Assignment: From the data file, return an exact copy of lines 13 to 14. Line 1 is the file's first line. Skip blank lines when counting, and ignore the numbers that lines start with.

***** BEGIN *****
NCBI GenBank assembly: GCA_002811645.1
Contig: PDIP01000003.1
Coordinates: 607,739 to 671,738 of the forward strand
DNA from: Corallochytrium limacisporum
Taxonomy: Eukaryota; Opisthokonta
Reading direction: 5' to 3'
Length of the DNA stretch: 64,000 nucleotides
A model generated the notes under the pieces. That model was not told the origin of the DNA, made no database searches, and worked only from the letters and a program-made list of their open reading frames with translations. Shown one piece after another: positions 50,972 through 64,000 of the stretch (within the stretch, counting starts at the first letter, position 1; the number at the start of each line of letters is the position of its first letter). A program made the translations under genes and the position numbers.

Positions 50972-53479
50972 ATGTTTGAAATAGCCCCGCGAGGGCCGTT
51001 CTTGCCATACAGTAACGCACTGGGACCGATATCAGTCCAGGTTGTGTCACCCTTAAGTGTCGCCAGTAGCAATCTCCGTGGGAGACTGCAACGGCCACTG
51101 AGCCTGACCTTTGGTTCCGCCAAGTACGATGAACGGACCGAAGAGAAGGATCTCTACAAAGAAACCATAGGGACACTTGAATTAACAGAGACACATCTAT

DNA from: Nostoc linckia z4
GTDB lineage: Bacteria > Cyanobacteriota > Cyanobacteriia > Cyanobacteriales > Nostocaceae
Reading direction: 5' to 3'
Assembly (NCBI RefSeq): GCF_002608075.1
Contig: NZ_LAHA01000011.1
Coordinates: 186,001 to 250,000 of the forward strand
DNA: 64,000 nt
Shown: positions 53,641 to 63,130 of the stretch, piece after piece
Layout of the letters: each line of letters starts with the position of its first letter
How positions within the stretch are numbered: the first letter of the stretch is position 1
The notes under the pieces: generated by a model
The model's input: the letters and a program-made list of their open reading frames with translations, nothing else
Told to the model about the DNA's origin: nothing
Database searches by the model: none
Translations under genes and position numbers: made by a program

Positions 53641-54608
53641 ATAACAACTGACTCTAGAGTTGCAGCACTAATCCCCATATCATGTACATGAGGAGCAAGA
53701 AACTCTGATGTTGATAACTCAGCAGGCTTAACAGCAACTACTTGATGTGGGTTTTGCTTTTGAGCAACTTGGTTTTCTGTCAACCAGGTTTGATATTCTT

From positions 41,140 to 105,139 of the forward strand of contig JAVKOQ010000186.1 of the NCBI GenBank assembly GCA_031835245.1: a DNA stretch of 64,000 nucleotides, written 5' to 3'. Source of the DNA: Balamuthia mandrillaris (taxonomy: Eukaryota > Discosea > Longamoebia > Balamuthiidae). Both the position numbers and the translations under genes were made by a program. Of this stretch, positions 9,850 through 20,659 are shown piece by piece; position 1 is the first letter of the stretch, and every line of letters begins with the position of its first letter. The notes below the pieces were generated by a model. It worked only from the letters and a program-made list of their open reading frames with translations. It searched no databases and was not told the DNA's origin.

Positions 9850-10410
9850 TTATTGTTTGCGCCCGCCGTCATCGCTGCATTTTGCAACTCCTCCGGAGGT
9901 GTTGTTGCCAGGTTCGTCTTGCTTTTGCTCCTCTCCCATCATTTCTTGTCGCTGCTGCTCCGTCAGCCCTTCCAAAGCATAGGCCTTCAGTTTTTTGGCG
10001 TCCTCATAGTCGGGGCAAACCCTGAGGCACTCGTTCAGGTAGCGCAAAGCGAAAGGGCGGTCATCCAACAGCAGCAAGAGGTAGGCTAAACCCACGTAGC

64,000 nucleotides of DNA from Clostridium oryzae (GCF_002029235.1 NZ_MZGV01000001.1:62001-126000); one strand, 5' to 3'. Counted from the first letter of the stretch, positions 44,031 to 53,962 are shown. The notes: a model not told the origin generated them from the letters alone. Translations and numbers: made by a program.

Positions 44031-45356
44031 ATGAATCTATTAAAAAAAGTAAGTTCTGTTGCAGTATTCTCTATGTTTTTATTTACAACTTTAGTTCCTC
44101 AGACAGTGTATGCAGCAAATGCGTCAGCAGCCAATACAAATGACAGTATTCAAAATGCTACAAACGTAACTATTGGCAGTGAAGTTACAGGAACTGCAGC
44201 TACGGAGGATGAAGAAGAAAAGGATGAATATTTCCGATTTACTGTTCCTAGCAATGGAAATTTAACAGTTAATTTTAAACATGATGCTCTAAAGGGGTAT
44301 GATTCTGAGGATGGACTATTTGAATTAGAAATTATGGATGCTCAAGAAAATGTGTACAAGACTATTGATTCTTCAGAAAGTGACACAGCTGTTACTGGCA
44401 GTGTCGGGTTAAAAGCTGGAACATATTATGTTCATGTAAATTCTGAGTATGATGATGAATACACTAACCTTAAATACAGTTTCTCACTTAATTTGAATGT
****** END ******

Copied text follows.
DNA from: Nostoc linckia z4
GTDB lineage: Bacteria > Cyanobacteriota > Cyanobacteriia > Cyanobacteriales > Nostocaceae